This is strong language, with the tenor of definitiveness. Of course, it should not be forgotten that this is the opinion of the Malaysian-nominated judge to the ICJ in this case. Yet, while it is not part of the majority opinion, in many ways it reflects contemporary thinking in international law on the weight of historical claims over the exercise of self-determination. The ICJ’s pronouncements in Barcelona Traction,  East Timor and Wall Opinion cases have indeed acknowledged the binding nature of this by now well-recognized principle of self-determination. 

The question for the Philippines, however, is whether the factual characterization by Judge Franck of the exercise by the people of North Borneo of this right  is borne by historical reality.

First, from the very beginning, the Philippines committed itself to welcome the creation of the new state of Malaysia subject to the final outcome of its claim over Sabah. This is clearly supported by the following:

It is important to note that these are not mere unilateral declarations but are tripartite and bilateral documents that are binding upon the signatories. In the case of the Joint Statement, they all agreed that the Philippines will continue to pursue it claim even after the inclusion of Sabah in the Malaysian Federation. In the case of the 1966 joint Communique, Malaysia without a doubt, by its consent to it, forfeited any advantage it might have acquired through the UN ascertainment of 1963.                                                                                            

This leads me to the next point under this section.

  1. The Report and Recommendations  of the Conference of Foreign Ministers of the Federation of Malaya, the Republic of Indonesia and the Republic of the Philippines to their respective Heads of Government, dated 1 June 963.  What is important in this document, especially Para. 12, states that both Malaysia and Indonesia recognized the Philippine position that it had a right to pursue its claim according to international law and the peaceful settlement of disputes and all three agreed  that the inclusion of North Borneo in the federation would not prejudice  either the claim or any right arising from it.
  2. The Manila Accord of 31 July 1963, signed by President Macapagal, President Sukarno and Prime Minister Tunku Abdul Rahman, adopted in toto the report of the Foreign Ministers earlier referred to.
  3. The Joint Statement of  5 August 1963 by the Three Heads of Government, especially its para. 8, which referred to the Manila Accord, and reiterated their joint view that they agreed to seek a just and expeditious solution to the dispute between the British government and the Philippines over Sabah through negotiations, conciliation, arbitration or judicial settlement, or other peaceful means of resolving the issue. In addition, they affirmed that they take cognizance of the Philippine claim to Sabah “after the establishment of the Federation of Malaysia as provided under para. 12 of the Manila Accord, that is, the inclusion of Sabah in the Federation of Malaysia does not prejudice either the claim or any right thereunder.”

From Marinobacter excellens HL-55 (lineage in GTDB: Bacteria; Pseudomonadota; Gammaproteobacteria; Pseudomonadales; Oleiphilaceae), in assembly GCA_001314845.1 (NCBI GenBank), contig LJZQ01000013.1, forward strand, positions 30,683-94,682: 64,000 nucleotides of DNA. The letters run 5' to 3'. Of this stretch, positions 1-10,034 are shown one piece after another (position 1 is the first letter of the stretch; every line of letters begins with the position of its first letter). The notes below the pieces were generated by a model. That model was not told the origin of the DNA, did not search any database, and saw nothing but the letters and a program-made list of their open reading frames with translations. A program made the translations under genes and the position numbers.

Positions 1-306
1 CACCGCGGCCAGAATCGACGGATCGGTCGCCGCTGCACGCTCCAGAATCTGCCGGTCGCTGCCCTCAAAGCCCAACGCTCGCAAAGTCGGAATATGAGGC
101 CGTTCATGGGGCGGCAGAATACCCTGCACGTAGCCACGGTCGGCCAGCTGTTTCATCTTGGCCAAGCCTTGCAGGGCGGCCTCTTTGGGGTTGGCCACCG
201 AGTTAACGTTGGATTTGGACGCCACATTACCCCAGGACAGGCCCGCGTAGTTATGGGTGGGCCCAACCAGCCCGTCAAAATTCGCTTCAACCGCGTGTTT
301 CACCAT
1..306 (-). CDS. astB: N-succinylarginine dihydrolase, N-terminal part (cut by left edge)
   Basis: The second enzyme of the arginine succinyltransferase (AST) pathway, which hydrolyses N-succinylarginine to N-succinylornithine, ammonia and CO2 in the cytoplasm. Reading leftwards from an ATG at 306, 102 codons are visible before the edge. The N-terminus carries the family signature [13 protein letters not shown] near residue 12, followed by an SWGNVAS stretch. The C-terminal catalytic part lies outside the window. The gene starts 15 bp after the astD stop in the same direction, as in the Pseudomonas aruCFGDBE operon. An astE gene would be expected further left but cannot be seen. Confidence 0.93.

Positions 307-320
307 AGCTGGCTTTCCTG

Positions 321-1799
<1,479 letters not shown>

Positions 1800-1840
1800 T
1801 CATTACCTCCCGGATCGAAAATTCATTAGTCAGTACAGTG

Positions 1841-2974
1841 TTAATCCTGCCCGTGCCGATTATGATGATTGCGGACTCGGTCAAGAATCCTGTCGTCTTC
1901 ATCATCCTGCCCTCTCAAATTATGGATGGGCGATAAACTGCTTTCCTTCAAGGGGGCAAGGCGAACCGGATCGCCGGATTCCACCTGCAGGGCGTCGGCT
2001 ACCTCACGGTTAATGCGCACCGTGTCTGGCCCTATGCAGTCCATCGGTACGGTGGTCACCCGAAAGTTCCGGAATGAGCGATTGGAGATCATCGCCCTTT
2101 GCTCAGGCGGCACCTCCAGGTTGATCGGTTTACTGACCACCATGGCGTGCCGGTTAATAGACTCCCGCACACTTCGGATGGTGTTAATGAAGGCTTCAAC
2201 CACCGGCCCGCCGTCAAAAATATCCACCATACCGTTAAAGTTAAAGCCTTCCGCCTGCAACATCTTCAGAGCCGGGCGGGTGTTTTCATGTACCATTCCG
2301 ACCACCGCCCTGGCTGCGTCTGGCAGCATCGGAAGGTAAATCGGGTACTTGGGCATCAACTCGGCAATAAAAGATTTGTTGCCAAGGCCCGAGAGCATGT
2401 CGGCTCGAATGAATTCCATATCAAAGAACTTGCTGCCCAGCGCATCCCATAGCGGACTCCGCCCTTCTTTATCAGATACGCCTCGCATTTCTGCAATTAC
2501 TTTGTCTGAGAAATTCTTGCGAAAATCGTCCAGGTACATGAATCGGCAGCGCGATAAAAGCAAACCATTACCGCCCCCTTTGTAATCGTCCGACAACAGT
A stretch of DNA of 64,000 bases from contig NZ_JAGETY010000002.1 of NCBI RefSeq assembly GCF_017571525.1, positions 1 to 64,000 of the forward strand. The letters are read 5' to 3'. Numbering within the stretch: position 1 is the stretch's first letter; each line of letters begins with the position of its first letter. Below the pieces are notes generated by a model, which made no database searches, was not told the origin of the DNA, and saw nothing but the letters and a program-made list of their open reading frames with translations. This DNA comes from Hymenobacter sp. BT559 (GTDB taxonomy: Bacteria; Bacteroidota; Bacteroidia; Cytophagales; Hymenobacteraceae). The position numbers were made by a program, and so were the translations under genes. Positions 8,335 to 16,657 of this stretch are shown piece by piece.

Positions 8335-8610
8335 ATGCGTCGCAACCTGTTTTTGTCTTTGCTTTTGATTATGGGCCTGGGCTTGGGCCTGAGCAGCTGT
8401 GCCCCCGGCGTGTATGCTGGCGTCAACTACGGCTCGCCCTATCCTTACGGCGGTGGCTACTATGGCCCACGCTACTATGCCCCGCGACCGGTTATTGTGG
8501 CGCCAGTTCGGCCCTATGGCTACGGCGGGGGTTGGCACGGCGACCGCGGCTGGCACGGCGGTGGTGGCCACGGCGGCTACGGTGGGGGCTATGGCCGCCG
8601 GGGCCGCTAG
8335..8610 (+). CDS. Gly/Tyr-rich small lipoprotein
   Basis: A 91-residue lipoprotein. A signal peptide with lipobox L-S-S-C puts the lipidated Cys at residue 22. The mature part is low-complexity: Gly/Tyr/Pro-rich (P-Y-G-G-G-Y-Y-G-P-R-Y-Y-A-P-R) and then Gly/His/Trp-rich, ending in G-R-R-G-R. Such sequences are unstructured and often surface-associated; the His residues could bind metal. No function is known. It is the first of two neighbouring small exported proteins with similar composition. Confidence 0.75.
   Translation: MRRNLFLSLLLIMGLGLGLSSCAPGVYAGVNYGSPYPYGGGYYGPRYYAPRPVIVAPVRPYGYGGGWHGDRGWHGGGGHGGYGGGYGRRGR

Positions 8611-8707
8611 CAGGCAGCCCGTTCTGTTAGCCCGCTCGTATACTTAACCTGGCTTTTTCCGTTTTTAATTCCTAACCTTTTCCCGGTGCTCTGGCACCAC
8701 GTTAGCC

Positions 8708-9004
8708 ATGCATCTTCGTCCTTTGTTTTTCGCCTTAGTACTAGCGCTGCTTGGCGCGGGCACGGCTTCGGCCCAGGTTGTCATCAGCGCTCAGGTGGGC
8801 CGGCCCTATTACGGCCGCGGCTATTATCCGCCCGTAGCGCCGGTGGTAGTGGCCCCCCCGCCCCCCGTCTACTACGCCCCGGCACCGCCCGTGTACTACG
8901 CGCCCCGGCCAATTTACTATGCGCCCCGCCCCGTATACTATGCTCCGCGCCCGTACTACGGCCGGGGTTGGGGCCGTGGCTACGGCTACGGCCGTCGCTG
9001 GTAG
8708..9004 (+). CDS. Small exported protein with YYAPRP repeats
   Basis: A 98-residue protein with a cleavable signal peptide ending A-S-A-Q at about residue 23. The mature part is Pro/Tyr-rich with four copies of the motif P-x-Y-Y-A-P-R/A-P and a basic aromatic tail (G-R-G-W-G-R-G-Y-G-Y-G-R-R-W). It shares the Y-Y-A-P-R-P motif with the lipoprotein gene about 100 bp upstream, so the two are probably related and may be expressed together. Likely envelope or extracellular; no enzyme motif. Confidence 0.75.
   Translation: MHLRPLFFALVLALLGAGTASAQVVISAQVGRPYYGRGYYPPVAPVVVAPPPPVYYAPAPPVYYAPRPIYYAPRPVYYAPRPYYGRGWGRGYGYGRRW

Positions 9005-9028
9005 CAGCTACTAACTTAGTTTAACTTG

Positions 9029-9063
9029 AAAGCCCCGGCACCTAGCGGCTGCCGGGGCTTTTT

4. In 1966, when relations between them normalized, Malaysia and the Philippines, in a joint Communique of 3 June 1966, “agreed to abide by the Manila Accord of 31 July 1963 and with the Joint Statement accompanying it, for the peaceful settlement of the Philippine claim to Sabah.” they further agreed that to the need to sit together to clarify the claim and reach a satisfactory resolution to the issue.
  5. And then, following the proclamation of the creation of the Federation of Malaysia on 16 September 1963, Manila and Kuala Lumpur engaged in  a series of exchanges of Joint Communiques, aides memoirs, Notes Verbale or diplomatic notes, all expressing the sense that both parties have remained committed to the terms of the Manila Accord of 1962. These exchanges ran from 1964 to 1968. 

From the very beginning, the Philippines has demanded that any referendum in Sabah on the question of its inclusion in the Malaysian Federation be authentic and bona fide, and under circumstances that ensured  the free and enlightened expression of  the Sabahan’s will.

But the so-called Sabah referendum was anything but a representative referendum.  It’s subject matter was actually only the election of local officials. The question of whether the people of Sabah wished to remain with Malaysia or to join the Philippines was not at all asked in the ballots issued to voters.

Moreover, much to the embarrassment of UN officials, Malaysia announced the date of the creation of the federation even before the results of the  so-called referendum could be released, as if it had already been predetermined.

In the wake of the Lahad Datu incident, the Malaysian government made the claim that two-thirds of the people of Sabah agreed to be part of Malaysia in 1962.

Sabah opposition leaders like Jeffrey Kitingan  however dispute this, arguing that what actually took place was a referendum of less than four percent of the people. If at all, Kitingan’s statement confirms the Philippines’ position from the very beginning.

Moreover, he also argues that all the relevant parties, including the Sabahans, should find a peaceful solution to the dispute under the ambit of  the United Kingdom and the United Nations.